Seismic Shifts in ReliabilityEARTHQUAKE



How is reliability managed when the very ground underneath is unstable? Earthquakes and landslides are a fact of everyday life for New Zealand designers and engineers. This issue was readily apparent during a recent visit to Wellington and Parliament. While walking downtown, I observed a number of buildings marked with an “Earthquake Prone Building” notice and warning as shown in Figure 1. The posting warns the occupants and notifies the owner that strengthening or demolishing the building is required – though not for a while. This particular notice provided a 10 year deadline. Given the frequency and intensity of earthquakes, it appears to be a relatively generous timeframe.


■ Figure 1. Earthquake Prone Building Notice.

In 2015 alone, New Zealand recorded over 37,500 earthquakes with eight quakes having a magnitude greater than 6.1 Table 1 shows the 55 year historical frequency of earthquakes with the “rule of thumb” guideline that magnitude 4 or greater quakes occur once per day!2

Figure 2 shows the data in a graphical form. Earthquakes around magnitude 6 are where building damage begins to occur. A guided tour of Parliament, the Parliamentary Library, and the Beehive drove home the earthquake infrastructure challenges even more. The photo below shows the exterior of these buildings.

New Zealand realized the vulnerability of these important buildings to earthquake damage and undertook a massive retrofit process to add a base isolation system. Base isolation reduces the transfer of earthquake forces from the foundations to the building above and reduces the need for extensive and intrusive strengthening concrete shear walls throughout the building. I was unable to take photos inside the buildings but images of this project can be found at Four hundred and seventeen base isolator bearings were installed in the existing foundations under Parliament House and the Parliamentary Library and the buildings were separated from their .original foundations by a 20mm seismic gap. Installing the base isolators involved propping up the whole building section by section, cutting out large 7 ton blocks of the existing foundations and building new concrete foundations to hold the base isolators. Original foundations above and around the base isolators were strengthened by heavily steel reinforced concrete sandwich beams. It was quite impressive to see the scale of this retrofit!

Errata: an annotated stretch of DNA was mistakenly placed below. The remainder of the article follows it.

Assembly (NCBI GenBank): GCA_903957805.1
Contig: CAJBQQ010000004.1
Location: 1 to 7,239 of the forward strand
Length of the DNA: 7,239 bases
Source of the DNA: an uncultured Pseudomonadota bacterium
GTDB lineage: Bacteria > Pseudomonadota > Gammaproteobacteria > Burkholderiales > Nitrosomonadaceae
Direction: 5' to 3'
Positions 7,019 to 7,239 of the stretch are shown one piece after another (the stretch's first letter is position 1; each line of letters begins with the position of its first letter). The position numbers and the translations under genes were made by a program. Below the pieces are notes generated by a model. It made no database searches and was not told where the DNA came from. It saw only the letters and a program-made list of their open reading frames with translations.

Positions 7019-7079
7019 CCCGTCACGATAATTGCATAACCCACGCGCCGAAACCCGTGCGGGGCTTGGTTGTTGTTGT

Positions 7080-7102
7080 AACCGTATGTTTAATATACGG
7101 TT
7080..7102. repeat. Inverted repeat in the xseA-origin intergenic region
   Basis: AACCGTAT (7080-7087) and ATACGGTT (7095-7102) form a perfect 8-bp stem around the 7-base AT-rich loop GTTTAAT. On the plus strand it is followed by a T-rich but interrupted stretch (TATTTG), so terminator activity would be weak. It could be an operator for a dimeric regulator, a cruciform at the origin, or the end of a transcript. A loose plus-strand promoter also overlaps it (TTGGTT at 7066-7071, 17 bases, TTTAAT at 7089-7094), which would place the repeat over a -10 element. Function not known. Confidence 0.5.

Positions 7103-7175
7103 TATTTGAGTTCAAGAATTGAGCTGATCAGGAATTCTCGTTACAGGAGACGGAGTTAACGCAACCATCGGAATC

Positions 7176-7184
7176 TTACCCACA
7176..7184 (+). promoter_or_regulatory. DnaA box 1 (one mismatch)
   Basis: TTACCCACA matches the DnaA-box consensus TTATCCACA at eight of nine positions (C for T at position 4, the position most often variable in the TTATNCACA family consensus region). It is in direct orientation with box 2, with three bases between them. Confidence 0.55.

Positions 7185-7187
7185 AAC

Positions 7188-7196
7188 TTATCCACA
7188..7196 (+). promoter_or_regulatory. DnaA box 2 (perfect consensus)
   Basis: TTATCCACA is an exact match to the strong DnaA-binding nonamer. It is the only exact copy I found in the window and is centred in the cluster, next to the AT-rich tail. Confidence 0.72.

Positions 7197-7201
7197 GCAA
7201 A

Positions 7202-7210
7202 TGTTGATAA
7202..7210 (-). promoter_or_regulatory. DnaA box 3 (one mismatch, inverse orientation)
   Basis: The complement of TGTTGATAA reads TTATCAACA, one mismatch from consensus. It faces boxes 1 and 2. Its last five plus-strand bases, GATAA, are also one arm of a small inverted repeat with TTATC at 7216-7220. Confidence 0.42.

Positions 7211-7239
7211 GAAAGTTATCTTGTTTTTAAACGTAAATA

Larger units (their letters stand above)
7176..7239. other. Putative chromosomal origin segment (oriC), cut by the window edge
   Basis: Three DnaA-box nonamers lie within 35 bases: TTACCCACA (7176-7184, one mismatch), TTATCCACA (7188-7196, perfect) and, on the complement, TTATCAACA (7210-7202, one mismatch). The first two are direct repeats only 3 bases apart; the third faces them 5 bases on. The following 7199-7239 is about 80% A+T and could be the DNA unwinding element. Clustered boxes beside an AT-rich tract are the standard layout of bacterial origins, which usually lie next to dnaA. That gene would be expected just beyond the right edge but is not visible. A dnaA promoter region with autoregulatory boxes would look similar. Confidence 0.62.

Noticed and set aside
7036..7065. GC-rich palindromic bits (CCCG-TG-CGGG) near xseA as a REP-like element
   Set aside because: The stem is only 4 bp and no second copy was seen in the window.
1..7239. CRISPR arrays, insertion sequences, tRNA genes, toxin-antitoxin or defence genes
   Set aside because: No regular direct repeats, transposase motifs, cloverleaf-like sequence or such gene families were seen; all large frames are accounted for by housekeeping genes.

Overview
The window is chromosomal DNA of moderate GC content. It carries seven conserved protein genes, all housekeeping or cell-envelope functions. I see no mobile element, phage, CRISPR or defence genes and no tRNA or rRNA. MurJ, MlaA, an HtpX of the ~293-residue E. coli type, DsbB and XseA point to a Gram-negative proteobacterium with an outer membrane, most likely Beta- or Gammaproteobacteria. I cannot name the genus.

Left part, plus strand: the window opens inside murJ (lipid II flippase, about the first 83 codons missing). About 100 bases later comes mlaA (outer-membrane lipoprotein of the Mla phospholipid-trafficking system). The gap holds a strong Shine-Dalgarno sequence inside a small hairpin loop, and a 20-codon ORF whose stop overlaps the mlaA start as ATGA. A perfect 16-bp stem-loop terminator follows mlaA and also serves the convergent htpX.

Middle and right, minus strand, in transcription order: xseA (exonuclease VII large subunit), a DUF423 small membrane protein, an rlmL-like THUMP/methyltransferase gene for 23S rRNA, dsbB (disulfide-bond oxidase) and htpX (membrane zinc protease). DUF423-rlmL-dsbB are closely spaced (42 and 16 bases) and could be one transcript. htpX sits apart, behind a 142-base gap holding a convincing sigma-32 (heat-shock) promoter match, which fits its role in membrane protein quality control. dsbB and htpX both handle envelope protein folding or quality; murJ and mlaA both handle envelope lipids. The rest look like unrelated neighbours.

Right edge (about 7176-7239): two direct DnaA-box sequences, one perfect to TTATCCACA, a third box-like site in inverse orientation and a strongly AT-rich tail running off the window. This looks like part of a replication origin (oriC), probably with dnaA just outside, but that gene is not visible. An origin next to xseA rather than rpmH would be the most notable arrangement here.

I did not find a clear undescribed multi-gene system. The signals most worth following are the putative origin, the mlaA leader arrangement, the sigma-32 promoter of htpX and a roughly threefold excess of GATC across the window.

*Based on geological investigations and historical record of earthquakes

Although New Zealand is at the cutting edge of seismic design standards, the nation has not yet solved the problem of finding all the potential ways a quake can occur and a building can fail. Models, building codes and standards continue to be revised as lessons are learned.3 While much of the focus is on building stability and safety, earthquakes pose a significant hazard to countries all over the world and to all kinds of electronic infrastructure.

Given our dependence on electronics in all types of mission critical systems, I found surprisingly little seismic guidance for the electronics industry.

The Electronics Handbook notes that seismic accelerations cause objects to make sudden drops under the influence of high G forces at very high speeds where “cables can be pulled loose, monitors can implode, and delicate electronics smashed into scrap.”4 Bolts, anchors, fasteners, and cabinets have been designed to protect everything from TVs and speakers to servers. Since electronics control many commercial, industrial and military applications, continued functioning during and after earthquakes is essential. Several standards exist to aid in the protection of telecommunication electronics in seismic zones including the Network Equipment-Building System (NEBS) requirements. Furthermore, in high seismic zones like California, for example, it is required by law that computer rack enclosures have earthquake restraints. Telcordia provides numerous NEBS standards and design guides for the industry while some companies choose to develop their own.

In the US, the Federal Emergency Management Agency (FEMA) provides some guidance for both telecommunications and electrical transmission facilities as well as administering the National Earthquake Hazards Reduction Program5 but given the age of much of the US infrastructure, there appear to be many vulnerabilities. John Ufford, a preparedness unit manager for Washington State Emergency Management Division, said electricity, communications and roadways are central to a 21st Century society. “Which of those are impacted by a massive earthquake?” Ufford said. “All of the above.”6 The American Public Power Association went so far as to consider earthquakes a “hidden disaster.”7

Given our dependence on electronics in all types of mission critical systems including electricity, water, gas, transportation, food, and medical services, I found surprisingly little seismic guidance for the electronics industry. The Southern California Earthquake Center at USC provides a very basic one page listing of consumer recommendations for TVs, computers, and electronics basically recommending securing them using Velcro, straps or bungee cords.8 The remaining advice focused on the use of rugged enclosures, racks and cabinets. It seems like there is significant opportunity for the industry to develop recommendations for both businesses and consumers on preventing, managing and recovering electronics from the hazards of seismic events.


Cheryl is a reliability engineering consultant with over 20 years of experience in electronics manufacturing focusing on failure analysis and reliability.





4. Whitaker, Jerry C. The Electronics Handbook. Boca Raton, Fla: CRC Press, 1996. Print.






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